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I told the officers in the interrogation room that I didn’t do it. I wasn’t even present in the house when it happened. You see, I knew what had happened, but I said that they wouldn’t believe me. They would think I was another nut job that was dropped on my head when I was a baby and have been screwed up ever since. But they kept telling me to tell my story, even coming close to threatening me. I was getting the Good Cop/Bad Cop treatment.
I felt my hands grasp the ends of the chair’s arms, gripping them tighter as they continue to banter me with one hell of a guilt trip. My face remained calm. I sat back in my seat.
“Go on, please tell your story,” Officer Lundy, the Good Cop told me. His voice was as slick as oil. “We’ll believe you.”
What? You want me to tell my story so that you can prove that I’m mentally insane during my trial? I don’t think so.
I told them, for an hour and a half straight to be exact (I watched the clock on the back wall for most of the time), that they wouldn’t believe my story. My story was true. It was one-hundred percent legit. None of it was fake even though it sounded like a damn fairytale.
I pressed my lips into a thin line, sealing them.
The only problem with that is that I would be stuck here until I speak.
“Alright,” I said as I flexed my fingers; they were cramped from gripping the chair’s arms for too long—for that hour and a half. There were indents on my palms from the ends of the arms. I leaned forward and folded my hands, placing them on the cold steel table. “I’ll tell you my story—”
I begin to tell them what had happened, and Detective Kristas, the Bad Cop started yelling at me half way through of how I was playing such childish games. I’m such a rotten child, apparently.
“I’m not playing any childish games with you!” I said through gritted teeth, my voice rising in anger. I was up from my seat, my hands planted on the table. One was trying to calm me down and the other was glaring daggers at me, mumbling something under their breath. I drew in a sharp breath, exhaling it as I sat back down with my hands folded. This time I kept them in my lap.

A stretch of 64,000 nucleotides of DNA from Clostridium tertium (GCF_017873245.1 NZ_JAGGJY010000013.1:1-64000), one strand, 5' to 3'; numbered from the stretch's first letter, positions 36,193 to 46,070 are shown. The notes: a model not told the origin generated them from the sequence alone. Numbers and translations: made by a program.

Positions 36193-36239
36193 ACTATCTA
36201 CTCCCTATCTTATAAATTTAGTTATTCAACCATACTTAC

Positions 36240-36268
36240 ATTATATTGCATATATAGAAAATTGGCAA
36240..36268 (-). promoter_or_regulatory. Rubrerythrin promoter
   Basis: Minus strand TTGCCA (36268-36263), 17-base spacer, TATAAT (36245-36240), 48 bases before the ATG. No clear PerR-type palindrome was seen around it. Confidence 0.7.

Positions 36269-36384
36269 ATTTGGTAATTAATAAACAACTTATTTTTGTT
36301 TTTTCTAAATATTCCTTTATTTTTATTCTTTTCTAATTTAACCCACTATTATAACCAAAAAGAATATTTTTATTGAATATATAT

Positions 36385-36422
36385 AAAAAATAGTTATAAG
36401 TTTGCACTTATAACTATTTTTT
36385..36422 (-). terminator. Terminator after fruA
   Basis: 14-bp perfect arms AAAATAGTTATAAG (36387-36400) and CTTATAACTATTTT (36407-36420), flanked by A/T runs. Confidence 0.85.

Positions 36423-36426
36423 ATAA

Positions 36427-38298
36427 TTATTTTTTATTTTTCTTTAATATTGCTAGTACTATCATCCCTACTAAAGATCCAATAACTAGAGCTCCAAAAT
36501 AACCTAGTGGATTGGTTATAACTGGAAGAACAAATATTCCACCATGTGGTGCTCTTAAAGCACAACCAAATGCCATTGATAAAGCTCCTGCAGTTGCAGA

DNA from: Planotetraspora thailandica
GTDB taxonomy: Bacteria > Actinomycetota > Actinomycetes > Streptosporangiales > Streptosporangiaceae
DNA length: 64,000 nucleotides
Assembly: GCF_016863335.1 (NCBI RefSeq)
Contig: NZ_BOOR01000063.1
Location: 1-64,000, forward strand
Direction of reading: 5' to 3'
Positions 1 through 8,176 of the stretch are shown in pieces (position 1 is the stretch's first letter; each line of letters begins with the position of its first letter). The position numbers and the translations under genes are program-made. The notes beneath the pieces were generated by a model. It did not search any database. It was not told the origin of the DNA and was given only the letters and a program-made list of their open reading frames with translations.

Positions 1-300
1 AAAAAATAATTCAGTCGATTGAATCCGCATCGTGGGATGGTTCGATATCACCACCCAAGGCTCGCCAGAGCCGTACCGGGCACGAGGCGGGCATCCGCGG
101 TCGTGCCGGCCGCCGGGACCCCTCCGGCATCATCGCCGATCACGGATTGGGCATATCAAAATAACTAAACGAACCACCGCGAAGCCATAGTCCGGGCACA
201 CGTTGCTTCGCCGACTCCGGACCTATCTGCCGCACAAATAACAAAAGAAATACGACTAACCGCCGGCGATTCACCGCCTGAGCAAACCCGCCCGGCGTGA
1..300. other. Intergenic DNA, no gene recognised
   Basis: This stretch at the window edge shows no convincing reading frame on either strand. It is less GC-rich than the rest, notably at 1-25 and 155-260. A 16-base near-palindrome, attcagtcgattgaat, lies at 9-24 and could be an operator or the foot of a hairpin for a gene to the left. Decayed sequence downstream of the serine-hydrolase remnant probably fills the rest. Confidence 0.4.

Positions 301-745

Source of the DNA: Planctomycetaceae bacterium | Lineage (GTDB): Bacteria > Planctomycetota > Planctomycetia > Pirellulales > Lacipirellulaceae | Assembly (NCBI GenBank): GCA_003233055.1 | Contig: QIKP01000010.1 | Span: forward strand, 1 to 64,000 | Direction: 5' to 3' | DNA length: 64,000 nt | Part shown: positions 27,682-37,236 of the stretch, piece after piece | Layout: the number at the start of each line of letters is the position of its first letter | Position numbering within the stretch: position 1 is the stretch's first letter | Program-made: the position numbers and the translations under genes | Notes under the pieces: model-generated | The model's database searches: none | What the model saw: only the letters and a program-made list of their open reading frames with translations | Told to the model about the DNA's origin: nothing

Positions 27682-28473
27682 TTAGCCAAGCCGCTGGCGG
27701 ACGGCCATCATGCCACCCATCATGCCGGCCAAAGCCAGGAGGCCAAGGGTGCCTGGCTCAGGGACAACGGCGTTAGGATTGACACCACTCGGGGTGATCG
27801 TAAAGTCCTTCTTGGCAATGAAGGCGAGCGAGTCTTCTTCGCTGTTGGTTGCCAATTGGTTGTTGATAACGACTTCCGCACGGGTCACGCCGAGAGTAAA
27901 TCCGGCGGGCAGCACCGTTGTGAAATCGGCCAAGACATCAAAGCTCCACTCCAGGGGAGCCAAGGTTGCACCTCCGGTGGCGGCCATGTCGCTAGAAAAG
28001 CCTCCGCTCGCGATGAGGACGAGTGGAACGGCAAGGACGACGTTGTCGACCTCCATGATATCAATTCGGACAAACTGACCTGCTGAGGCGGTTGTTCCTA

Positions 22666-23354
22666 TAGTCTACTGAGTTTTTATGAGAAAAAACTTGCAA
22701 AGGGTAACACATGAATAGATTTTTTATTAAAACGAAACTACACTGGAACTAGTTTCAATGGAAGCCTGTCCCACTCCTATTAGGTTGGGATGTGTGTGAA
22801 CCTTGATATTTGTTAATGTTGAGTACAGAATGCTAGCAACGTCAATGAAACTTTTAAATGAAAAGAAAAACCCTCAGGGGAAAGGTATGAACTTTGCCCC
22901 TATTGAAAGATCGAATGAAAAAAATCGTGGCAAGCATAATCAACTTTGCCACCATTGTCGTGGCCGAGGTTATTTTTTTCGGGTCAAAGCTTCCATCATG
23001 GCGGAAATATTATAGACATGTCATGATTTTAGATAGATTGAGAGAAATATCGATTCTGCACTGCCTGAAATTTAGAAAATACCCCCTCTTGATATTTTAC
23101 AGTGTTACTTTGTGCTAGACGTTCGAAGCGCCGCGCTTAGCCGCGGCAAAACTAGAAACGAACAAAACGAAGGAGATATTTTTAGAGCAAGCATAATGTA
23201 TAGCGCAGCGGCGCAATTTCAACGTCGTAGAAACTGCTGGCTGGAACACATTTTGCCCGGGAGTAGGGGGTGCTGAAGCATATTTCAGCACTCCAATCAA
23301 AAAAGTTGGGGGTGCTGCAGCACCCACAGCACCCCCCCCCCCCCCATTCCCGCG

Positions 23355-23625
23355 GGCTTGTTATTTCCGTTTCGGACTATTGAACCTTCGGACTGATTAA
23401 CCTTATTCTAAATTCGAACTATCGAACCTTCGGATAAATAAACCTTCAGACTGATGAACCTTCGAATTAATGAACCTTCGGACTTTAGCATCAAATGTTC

I’m not playing any childish games. This isn’t something a child would do, unless you were Damien from The Omen. I am going to prison for this. I was legal, unfortunately, and I was to be tried as an adult. I had to research prison life for a school project once. I guess I was prepared for it.
I finished telling them my story. Good Cop and Bad Cop exchange expressions. Bad Cop was fed up with me, and she left the room with a purple shaded face. Good Cop just tipped his imaginary hat with a nervous grin and followed his partner out. I sat back in the ice cold chair agitated.
Stupid cops. They will never understand. I told you that they wouldn’t believe me.
The door to the room opens again, and a man with a walrus mustache and patches of hair on the side of his head comes in. The top of his bald head is shiny under the overhead lights. Oh, look, it’s the psychiatrist my mother was seeing. I think his name was Dr. Stewart.
What’s up, Doc?
He nodded his head in a greeting manner towards me. “Saidi,” he said. He had a clipboard with paper.
Do they really think that I was lying? I told them the truth.
“Saidi, can you please tell me your story?” he asked.
I already told them my story! It was true! All of it was real!
“I know, but I would like to hear it now.”
I scoffed but then relaxed my shoulders. He is staring at me behind his round, black rimmed glasses—you know, the kind that Harry Potter wears — pen ready to scribble notes down on his clipboard paper.
I killed my parents, but it wasn’t me who did it.
“Explain,” Dr. Stewart said as he scribbled something down in his chicken scratch handwriting.
I locked myself in my room, because my parents were arguing. I hate it when they argue.
My hands clenched the arms of the chair again, but I remained contempt. Emotionless. Lifeless.
“What were they arguing about?” he asked.
You should know, Stewie, because you’ve talked to my mother in sessions. But I didn’t say that it him. I just stared him down.
Money. Possessions. Where they were last night. Sex.
“I’m sorry? What was the last one?” he asked.
Having an affair with the next-door neighbor. Actually, many of our neighbors. It was a typical episode of ‘Desperate Housewives’ in our home, except a lot more violent. Then it’s ‘The Sopranos’.
“Your parents were having an affair?” he asked. The sound of his pen scribbling was nerve racking.
My dad was. I found out way before my mom did. He always came home smelling like Sweet Pea.
Warm Vanilla Sugar.
Those products from Bath and Bodyworks.
“Go on,” Dr. Stewart said with a grunt.
I repeated that I did, but didn’t kill them. I was trapped.
“Trapped? Where? How did you feel about that?”
Not in a closet or cupboard underneath the stairs.
Dr. Stewart stopped writing and looked up at me. His eyes showed no signs of emotion. He asked again how I felt about being trapped. I bet he was playing tic-tac-toe with his inner child or doodling a comic of how crazy I was on the paper.
I told him that I felt fine. Maybe a little scared, otherwise, I was okay.
“Go on,” he urged.
It shattered. My mirror shattered in a million pieces. I didn’t hit it, but I did. And she walked out.
“Who is she? Who walked out?”